Do I Need a Specialty?

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Professional organizing services are needed by clients in many areas, including residential, home-based businesses, and corporate offices. There’s absolutely nothing wrong with serving clients in all of these areas, provided that you have the necessary skills to do so. In fact, in certain regions, you may find it necessary to offer a broad range of services in order to maintain a steady income.

choosing an organizing specialty

On the other hand, new organizing products and techniques are being introduced all the time, and it can be quite challenging to stay on top of important developments throughout the organizing industry. For this reason, it can be beneficial to focus on one area. Not only does it require less time and effort, but it allows you to become an expert on your chosen subject.

Many organizers choose to specialize in home organizing services, but even within that realm, countless specializations are possible. Garages, children and families, and seniors are only three examples. Office organizers can specialize in medical offices, legal offices, non-profit associations, or any other niche. Specializing in an industry where you have previous work experience can really give you an edge. Becoming known as “the organizer who…” can do wonders for your business!

The other advantage of being a specialist is that you can charge a higher hourly rate for your services. If this makes you uncomfortable, it shouldn’t! Consider that with your expertise, you can probably complete the organizing job more quickly and efficiently than an organizer with no experience with that type of project. Does it make sense that you should earn less? No way!

To choose your specialty, ask yourself these questions:

What type of organizing project do I enjoy the most?

What type of clients do I like working with?

What am I really good at?

Of course, you’ll also need to consider the marketplace in your area, and whether there is a demand for the services you’ve selected, but I’m a firm believer in Marsha Sinetar’s philosophy, Do What You Love, The Money Will Follow.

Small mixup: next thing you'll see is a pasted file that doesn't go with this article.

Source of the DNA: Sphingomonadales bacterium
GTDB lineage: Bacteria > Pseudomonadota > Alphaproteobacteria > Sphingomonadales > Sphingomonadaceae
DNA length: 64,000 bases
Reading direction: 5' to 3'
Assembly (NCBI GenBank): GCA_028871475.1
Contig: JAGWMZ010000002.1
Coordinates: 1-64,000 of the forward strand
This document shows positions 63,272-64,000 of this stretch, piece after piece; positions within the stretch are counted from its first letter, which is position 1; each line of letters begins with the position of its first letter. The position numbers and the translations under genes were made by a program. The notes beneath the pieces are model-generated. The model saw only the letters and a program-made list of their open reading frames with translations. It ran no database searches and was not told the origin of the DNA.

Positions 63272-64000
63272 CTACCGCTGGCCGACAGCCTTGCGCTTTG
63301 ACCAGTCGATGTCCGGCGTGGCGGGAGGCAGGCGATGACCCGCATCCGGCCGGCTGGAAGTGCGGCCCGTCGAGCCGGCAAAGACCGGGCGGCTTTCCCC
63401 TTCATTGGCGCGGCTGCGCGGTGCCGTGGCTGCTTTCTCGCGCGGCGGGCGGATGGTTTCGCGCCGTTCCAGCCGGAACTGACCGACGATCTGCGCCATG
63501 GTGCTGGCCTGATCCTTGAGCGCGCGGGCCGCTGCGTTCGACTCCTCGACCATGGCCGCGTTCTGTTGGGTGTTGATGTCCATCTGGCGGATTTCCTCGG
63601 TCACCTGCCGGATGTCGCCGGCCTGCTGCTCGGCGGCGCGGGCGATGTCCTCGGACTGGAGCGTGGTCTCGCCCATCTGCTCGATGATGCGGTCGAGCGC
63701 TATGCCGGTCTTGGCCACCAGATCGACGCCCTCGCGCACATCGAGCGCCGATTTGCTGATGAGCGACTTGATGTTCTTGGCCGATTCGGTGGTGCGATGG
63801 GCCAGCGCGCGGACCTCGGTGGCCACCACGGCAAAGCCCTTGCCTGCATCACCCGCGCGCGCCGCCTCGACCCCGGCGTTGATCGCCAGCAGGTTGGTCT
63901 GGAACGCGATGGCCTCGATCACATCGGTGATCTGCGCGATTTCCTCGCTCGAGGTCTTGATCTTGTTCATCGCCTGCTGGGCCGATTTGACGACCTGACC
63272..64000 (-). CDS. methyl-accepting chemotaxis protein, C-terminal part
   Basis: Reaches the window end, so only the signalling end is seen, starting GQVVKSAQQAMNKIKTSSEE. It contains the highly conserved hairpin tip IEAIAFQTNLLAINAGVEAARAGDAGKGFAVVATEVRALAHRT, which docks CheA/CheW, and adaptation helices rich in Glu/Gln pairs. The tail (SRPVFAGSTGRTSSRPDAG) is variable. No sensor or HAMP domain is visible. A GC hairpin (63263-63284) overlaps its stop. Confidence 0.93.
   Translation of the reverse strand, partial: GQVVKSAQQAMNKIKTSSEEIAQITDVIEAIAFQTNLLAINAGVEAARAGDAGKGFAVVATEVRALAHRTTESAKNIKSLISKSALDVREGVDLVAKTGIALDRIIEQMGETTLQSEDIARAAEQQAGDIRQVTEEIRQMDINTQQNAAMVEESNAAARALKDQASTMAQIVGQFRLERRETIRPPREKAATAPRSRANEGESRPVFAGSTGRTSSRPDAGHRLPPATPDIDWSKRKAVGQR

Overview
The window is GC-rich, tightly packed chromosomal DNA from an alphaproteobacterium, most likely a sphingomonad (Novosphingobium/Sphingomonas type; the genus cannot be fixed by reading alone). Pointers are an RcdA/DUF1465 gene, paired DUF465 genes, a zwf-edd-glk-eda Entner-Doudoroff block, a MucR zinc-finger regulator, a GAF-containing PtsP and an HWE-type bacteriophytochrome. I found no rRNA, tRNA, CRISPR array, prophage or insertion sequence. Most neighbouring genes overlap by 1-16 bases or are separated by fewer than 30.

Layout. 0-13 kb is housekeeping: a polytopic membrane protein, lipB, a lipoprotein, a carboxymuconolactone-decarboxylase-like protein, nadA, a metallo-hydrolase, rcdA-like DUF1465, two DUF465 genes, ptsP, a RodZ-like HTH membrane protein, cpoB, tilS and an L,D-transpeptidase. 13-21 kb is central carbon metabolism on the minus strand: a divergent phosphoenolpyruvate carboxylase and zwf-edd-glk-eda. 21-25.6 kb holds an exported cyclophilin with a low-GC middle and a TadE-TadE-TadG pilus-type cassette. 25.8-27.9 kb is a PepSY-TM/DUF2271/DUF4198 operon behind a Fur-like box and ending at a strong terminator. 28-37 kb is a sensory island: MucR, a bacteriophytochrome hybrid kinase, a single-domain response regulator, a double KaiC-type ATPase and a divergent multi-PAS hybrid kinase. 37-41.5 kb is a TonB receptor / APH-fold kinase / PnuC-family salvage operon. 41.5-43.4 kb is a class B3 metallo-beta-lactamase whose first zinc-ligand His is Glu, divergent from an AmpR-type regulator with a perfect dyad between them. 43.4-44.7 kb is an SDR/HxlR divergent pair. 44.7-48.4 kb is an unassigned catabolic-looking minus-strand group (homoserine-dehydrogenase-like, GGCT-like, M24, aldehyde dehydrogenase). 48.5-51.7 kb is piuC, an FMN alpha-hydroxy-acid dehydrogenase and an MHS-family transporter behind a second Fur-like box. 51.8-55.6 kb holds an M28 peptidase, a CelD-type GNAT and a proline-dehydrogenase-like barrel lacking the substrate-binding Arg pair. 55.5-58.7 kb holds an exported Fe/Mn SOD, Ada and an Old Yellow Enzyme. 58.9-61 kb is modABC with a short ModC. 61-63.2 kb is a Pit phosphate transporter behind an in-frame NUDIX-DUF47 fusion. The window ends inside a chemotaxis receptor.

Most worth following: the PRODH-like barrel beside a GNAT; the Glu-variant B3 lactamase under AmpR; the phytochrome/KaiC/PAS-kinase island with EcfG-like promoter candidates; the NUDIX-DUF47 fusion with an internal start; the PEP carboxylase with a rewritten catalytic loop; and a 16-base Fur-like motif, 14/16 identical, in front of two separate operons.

If you need help exploring your options, Maria Gracia’s Ultimate Guide for Professional Organizers is a great resource that covers this and many other great ideas for starting and growing your business.

Gravatar mystery man

A former professional organizer, I'm now a Website Design and Care Specialist. I love helping others succeed by sharing the knowledge and insight I’ve gained through marketing my own business for over 15 years! When I’m away from my desk, I enjoy reading, photography, watching movies, and cooking.

Gravatar mystery man

A former professional organizer, I'm now a Website Design and Care Specialist. I love helping others succeed by sharing the knowledge and insight I’ve gained through marketing my own business for over 15 years! When I’m away from my desk, I enjoy reading, photography, watching movies, and cooking.

2 Comments

  1. Avatar Julie Bestry on April 13, 2009 at 10:11 pm

    All good points, Janet. In my experience, professional organizers tend to start working in the general fields that best match their prior backgrounds. Corporate singletons tend to gravitate towards business organizing, serial entrepreneurs towards home-based business organizing and busy moms (no matter what their professional background) often feel most suited helping busy, overwhelmed parents. Indeed, it’s hard to know at what a new professional organizer might excel, so one tends to stick with what one knows best.

    However, as you imply, niching allows for the opportunity to hone one’s skills in a particular area, to be seen as a sub-specialist and expert whose rates can be commensurate with those specialized skills.

    One of the great advantages to becoming a member of the National Association of Professional Organizers, Professional Organizers in Canada and the National Study Group on Chronic Disorganization is the opportunity to network and chat with other professional organizers with experience in specialties we not only may not have considered, but may not have known existed. This is one of the reasons why interacting with our colleagues, both formally in industry organizations and informally on social networking sites and sharing comments on blogs like yours, is to get to know one another and share perspectives.

    So, congrats on the new blog, and thanks for giving us all a great outlet at which we can rub elbows.

  2. Avatar Janet Barclay on April 14, 2009 at 7:05 am

    Julie, in addition to learning about other specialties, another plus to association membership is that you may get an opportunity to work alongside someone who works in that area and find out if it is something you’d enjoy.

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